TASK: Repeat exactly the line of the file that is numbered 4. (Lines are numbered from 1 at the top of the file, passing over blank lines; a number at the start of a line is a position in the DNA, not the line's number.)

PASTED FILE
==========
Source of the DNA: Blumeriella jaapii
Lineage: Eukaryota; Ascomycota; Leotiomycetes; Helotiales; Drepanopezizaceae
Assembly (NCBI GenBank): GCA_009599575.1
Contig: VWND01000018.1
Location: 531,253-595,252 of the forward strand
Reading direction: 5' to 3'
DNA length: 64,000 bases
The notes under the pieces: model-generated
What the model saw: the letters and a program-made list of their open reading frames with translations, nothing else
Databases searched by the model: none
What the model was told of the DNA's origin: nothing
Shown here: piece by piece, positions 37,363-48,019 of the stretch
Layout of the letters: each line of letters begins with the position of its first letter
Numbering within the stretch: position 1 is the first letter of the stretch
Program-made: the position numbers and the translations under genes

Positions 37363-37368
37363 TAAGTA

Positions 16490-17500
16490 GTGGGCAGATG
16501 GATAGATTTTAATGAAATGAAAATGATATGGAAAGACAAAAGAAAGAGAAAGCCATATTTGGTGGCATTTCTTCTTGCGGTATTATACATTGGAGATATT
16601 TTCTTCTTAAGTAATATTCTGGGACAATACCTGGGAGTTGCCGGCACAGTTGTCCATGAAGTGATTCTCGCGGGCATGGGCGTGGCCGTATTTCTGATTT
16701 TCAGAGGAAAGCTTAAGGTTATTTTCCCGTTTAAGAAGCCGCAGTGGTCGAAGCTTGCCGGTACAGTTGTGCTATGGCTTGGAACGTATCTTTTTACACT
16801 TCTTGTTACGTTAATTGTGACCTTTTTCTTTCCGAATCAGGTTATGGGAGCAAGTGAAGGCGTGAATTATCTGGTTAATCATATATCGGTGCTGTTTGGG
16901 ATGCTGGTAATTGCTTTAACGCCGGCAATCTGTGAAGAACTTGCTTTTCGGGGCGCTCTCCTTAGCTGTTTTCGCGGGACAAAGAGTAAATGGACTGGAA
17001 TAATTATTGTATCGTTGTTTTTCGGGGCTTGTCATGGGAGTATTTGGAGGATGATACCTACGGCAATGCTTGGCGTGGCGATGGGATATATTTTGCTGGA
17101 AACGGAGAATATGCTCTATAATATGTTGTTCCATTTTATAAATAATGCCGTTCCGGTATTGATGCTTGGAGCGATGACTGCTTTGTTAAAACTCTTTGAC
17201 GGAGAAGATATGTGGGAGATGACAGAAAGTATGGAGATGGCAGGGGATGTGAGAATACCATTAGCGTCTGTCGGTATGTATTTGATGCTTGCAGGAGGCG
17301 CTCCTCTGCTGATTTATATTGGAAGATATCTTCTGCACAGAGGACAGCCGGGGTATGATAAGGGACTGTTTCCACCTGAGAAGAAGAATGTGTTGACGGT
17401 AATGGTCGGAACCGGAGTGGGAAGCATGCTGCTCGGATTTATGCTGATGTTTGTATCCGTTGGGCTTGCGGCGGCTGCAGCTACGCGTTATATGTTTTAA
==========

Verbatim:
Contig: VWND01000018.1